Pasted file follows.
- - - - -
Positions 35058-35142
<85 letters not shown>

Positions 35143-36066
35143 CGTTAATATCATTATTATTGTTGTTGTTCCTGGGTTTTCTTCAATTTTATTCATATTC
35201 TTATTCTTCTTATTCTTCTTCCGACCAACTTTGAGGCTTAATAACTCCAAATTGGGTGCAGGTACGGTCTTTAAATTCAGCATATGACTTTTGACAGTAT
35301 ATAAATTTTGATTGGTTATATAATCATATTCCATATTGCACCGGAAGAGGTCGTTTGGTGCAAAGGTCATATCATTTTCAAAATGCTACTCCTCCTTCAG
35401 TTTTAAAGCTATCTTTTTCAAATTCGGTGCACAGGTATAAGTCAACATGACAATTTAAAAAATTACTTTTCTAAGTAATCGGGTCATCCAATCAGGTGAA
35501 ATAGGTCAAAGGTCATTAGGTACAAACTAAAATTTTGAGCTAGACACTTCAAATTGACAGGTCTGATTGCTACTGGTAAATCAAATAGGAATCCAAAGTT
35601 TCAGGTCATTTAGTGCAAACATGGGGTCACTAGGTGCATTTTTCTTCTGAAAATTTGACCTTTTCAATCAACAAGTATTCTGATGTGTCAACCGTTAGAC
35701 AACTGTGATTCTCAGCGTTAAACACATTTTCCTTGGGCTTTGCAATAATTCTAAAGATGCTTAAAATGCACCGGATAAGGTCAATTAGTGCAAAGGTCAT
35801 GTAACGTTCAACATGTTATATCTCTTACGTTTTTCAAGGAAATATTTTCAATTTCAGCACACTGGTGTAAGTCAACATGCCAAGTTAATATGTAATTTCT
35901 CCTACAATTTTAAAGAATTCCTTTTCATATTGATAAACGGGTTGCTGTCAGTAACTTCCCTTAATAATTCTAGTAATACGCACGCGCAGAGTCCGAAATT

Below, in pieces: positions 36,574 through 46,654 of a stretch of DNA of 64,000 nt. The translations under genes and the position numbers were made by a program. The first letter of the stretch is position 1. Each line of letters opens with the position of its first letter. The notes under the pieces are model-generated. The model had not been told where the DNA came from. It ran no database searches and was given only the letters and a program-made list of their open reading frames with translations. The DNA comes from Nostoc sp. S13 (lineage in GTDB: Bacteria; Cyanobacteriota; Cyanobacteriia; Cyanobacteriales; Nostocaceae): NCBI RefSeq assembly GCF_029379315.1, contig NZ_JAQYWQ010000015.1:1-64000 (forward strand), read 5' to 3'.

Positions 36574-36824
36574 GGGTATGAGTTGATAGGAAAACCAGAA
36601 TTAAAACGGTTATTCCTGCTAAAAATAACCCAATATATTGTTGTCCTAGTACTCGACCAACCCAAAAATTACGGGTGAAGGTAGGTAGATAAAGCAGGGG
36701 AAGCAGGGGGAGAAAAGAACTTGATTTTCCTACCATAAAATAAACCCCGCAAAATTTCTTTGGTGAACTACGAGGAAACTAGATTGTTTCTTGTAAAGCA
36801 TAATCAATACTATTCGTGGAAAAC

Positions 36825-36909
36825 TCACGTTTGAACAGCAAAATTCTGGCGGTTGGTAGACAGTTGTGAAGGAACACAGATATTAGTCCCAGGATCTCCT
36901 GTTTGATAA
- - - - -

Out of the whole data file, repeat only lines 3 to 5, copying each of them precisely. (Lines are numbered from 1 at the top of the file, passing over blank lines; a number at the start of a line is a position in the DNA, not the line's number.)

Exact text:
Positions 35143-36066
35143 CGTTAATATCATTATTATTGTTGTTGTTCCTGGGTTTTCTTCAATTTTATTCATATTC
35201 TTATTCTTCTTATTCTTCTTCCGACCAACTTTGAGGCTTAATAACTCCAAATTGGGTGCAGGTACGGTCTTTAAATTCAGCATATGACTTTTGACAGTAT